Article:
4. Similar to sanctuaries and national parks, create a provision of buffer areas, surrounding the pilgrimage sites, where development is restricted. To build local interest in these areas, strictly enforce rules to give communities living in the area advantage of the pilgrimage activities
  5. Use the carrying capacity action plan to create facilities for tourists, particular facilities for sanitation and for garbage disposal
  6. Make it mandatory for expeditions to remove and take back all non-degradable items. This can be enabled through a security deposit and check on the items being carried for the expedition. Create local community interest in management of these sites.
Related agenda
  1. Promote homestead tourism, instead of five-star tourism, based on policy incentives. These incentives would include fiscal benefits provided to house-owners for providing tourist related facilities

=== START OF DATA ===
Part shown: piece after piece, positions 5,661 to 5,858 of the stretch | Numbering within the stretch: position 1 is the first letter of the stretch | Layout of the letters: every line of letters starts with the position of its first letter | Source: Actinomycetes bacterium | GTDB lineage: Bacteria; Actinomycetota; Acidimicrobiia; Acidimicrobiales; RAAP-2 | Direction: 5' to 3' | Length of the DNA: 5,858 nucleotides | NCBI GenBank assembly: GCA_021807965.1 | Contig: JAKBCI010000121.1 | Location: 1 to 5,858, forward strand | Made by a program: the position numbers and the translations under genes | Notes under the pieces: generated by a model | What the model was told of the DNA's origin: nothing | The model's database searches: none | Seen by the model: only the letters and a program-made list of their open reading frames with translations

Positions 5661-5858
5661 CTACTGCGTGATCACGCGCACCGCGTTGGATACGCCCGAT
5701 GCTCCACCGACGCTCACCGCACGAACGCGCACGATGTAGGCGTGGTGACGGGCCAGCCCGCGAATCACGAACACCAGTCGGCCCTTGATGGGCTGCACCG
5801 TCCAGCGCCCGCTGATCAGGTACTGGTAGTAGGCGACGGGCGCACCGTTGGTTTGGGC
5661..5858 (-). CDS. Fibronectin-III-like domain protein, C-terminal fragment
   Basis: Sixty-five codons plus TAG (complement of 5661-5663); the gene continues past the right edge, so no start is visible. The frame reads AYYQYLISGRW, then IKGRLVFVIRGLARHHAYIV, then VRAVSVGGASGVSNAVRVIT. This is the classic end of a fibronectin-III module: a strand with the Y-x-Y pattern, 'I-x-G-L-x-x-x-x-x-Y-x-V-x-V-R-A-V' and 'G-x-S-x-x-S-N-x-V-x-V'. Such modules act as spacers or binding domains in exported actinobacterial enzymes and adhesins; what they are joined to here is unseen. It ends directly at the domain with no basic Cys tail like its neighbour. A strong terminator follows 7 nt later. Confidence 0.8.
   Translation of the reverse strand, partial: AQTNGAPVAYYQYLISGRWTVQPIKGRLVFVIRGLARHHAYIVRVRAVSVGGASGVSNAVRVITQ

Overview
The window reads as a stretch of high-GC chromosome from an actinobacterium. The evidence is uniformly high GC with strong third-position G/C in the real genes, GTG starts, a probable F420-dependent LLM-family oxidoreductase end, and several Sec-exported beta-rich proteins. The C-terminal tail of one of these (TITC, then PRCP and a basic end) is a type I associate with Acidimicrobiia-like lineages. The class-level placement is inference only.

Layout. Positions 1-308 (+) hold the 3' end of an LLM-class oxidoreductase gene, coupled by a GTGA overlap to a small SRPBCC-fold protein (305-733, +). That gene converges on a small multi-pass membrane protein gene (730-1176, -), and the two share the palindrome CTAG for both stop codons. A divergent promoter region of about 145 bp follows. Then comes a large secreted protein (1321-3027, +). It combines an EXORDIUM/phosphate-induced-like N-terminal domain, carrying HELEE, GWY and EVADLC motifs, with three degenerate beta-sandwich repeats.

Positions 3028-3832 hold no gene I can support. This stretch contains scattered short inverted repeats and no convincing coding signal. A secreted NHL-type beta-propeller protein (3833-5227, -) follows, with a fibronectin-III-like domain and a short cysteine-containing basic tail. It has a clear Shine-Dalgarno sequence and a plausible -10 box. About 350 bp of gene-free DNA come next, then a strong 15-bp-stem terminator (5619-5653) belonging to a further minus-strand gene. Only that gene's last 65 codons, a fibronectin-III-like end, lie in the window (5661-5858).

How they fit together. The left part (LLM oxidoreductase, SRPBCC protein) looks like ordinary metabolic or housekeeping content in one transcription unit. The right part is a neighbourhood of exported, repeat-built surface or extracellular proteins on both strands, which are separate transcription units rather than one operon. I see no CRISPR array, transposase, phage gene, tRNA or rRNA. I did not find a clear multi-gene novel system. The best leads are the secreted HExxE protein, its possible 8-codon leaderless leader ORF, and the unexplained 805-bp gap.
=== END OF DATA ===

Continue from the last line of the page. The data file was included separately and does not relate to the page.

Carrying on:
2. Regulate homestead tourism through a third-party audit and certification programme, which would promote good practices in the tourist complexes
  3. Use the certification programme to include rating of key environmental sustainability guidelines – like reuse and recycling of waste and energy efficiency and renewables. This will involve tourists also in understanding the special needs of the Himalayas and their role in protecting its beauty
  4. Increase the rate of entry tax charged by all hill towns. This tourism tax for entry into fragile ecosystems should be increased substantially and across the board in all towns of the Himalayas. The fund created from this tax should be used for a dedicated purpose of increasing facilities for tourists. (For instance, Costa Rica has a tourist surcharge, charged from every hotel based on its occupancy for eco-development).